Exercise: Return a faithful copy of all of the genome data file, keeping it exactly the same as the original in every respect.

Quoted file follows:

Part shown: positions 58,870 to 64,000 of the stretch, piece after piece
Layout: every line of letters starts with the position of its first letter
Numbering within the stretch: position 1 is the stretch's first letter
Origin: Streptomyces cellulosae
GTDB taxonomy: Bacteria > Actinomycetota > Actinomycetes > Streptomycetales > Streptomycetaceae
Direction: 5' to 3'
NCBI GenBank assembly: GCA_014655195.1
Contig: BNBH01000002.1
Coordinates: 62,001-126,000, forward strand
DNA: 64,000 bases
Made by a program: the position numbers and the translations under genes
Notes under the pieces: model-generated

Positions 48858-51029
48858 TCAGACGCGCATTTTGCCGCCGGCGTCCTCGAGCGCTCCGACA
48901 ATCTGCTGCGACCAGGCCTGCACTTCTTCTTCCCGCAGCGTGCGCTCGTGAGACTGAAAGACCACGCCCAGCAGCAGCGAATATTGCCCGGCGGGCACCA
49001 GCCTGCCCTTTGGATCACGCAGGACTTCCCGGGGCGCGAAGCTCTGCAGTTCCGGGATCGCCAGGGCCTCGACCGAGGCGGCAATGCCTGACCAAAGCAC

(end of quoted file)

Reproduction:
Part shown: positions 58,870 to 64,000 of the stretch, piece after piece
Layout: every line of letters starts with the position of its first letter
Numbering within the stretch: position 1 is the stretch's first letter
Origin: Streptomyces cellulosae
GTDB taxonomy: Bacteria > Actinomycetota > Actinomycetes > Streptomycetales > Streptomycetaceae
Direction: 5' to 3'
NCBI GenBank assembly: GCA_014655195.1
Contig: BNBH01000002.1
Coordinates: 62,001-126,000, forward strand
DNA: 64,000 bases
Made by a program: the position numbers and the translations under genes
Notes under the pieces: model-generated

Positions 48858-51029
48858 TCAGACGCGCATTTTGCCGCCGGCGTCCTCGAGCGCTCCGACA
48901 ATCTGCTGCGACCAGGCCTGCACTTCTTCTTCCCGCAGCGTGCGCTCGTGAGACTGAAAGACCACGCCCAGCAGCAGCGAATATTGCCCGGCGGGCACCA
49001 GCCTGCCCTTTGGATCACGCAGGACTTCCCGGGGCGCGAAGCTCTGCAGTTCCGGGATCGCCAGGGCCTCGACCGAGGCGGCAATGCCTGACCAAAGCAC